Many of you will understand where this is headed. The PBX worked perfectly fine, of course. It just wouldn't work with my Mikrotik devices. So I spent the best part of the day today reading up on what POE actually is, what standards exist, and how Mikrotik takes care of all that.
The PBX in question has the following POE specifications: 11W, 802.3at POE class 3. After reading up on the various POE standards, it's clear that this is a type 1 device, also called 802.3af. And, indeed, the supplier sent me a picture of the PBX being powered by a regular 802.3af POE switch.
So, why doesn't it work with Mikrotik? First and foremost, to my very big surprise, most Mikrotik routers and switches do not follow the 802.3af/at standard, also called active POE. Instead, they provide so called passive POE. There seem to be two major differences.
- First, the voltage provided to the powered device (PD): 802.3af requires a voltage of at least 37V at POE IN of the device which translates in a voltage of at least 44V needed at the power sourcing equipment (PSE). Mikrotik passive POE is available in two versions, low voltage up to 30V, and high voltage above 30V, depending on the device and power adapter use.
- Secondly, between compliant devices, a negotiation takes place and only the power needed by the PD is sent through by the PSE. Since my devices are not compliant, no such negotiation takes place.
Both my RB2011uias and the injector are using passive POE out with 30V so it is clear now why they won't power the PBX. After researching this topic a lot, I do have a better understanding of this but I also have some questions left.
- I'm really interested to understand, why did Mikrotik choose not to follow the standard, what was there to gain? Even some new routers such as RB4011 only support passive POE.
- It seems that some Mikrotik PSEs can be powered by different power adapters. For example, the specification for RB4011 says that it accepts an input voltage of 12V - 57V, yet it is being sold together with a 24V adapter. According to the Mikrotik Wiki on POE, the voltage provided by the PSE depends on the power adapter so by using an adapter with 48V output voltage, I could fulfill the 802.3af requirement of providing 37V to the PD. For some reason, the hardware product pages don't point to the higher powered adapters, though. Am I correct that I would need the 48POW adapter for the RB4011?
- According to the Mikrotik Wiki on POE, by using a higher powered adapter, 802.3af/at devices can be powered that do not require negotiation. Some questions here:
- At least from reading the respective Wikipedia article it seems that compliant devices always perform some sort of negotiation. Type 1 devices, i.e. the typical 802.3af devices, do a negotiation by way of power signature, i.e. hardware-based negotiation, type 2 (POE+) devices may but don't have to implement a separate protocol called LLDP to negotiate power, i.e. software based negotiation. Are both types of negotiation out of bonds for Mikrotik passive POE or just LLDP?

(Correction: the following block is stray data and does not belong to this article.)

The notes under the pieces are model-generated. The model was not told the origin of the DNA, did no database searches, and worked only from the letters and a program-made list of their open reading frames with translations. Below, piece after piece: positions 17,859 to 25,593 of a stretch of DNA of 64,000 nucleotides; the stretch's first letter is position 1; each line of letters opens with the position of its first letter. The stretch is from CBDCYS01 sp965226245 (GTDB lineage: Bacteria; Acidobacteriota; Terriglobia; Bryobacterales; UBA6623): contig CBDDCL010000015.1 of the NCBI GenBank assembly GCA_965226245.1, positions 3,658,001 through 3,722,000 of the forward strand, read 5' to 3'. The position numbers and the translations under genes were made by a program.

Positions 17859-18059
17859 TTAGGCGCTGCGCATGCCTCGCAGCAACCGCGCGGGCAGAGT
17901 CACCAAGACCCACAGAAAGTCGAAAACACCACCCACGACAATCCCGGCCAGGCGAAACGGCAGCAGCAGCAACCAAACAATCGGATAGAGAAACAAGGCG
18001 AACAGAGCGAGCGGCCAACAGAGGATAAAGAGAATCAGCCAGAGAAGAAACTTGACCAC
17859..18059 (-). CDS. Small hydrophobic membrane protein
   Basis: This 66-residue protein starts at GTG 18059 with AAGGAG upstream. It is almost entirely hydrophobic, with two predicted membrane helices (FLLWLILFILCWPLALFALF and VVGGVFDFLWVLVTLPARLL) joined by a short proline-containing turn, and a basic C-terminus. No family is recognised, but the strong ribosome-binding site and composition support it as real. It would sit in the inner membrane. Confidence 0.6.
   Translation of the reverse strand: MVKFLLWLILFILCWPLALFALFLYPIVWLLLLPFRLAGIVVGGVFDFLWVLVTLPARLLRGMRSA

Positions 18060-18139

- If Mikrotik doesn't support any type of negotiation, how can we make sure that the correct power is transmitted?
- How can I find out if a compliant device requires POE negotiation or not? This information does not seem readily available for most devices. Is there some rule of thumb which devices will work and which won't?
- What are the risks, if any, of providing power to a compliant, non-Mikrotik PD through a non-compliant switch such as the RB4011, especially when the higher power adapters are used?
Some of the sources used for my research:
Mikrotik Manual on POE Out: https://wiki.mikrotik.com/wiki/Manual:PoE-Out
Netgear Blog on passive POE: https://blog.netgear.com/blog/active-or ... -question/
Wikipedia on POE: https://en.wikipedia.org/wiki/Power_over_Ethernet
Versatek on POE negotiation: https://www.versatek.com/blog/poe-negot ... -protocol/
Extreme Networks on POE device classification: https://gtacknowledge.extremenetworks.c ... ation-work
Product page RB2011: https://mikrotik.com/product/RB2011UiAS-2HnD-IN (max input and output voltage 30V)
Product page RB4011: https://mikrotik.com/product/rb4011igs_rm (can be powered by higher voltage power supply)
Product page RBGPOE: https://mikrotik.com/product/RBGPOE (can be powered by higher voltage power supply)
Product page 48POW: https://mikrotik.com/product/48POW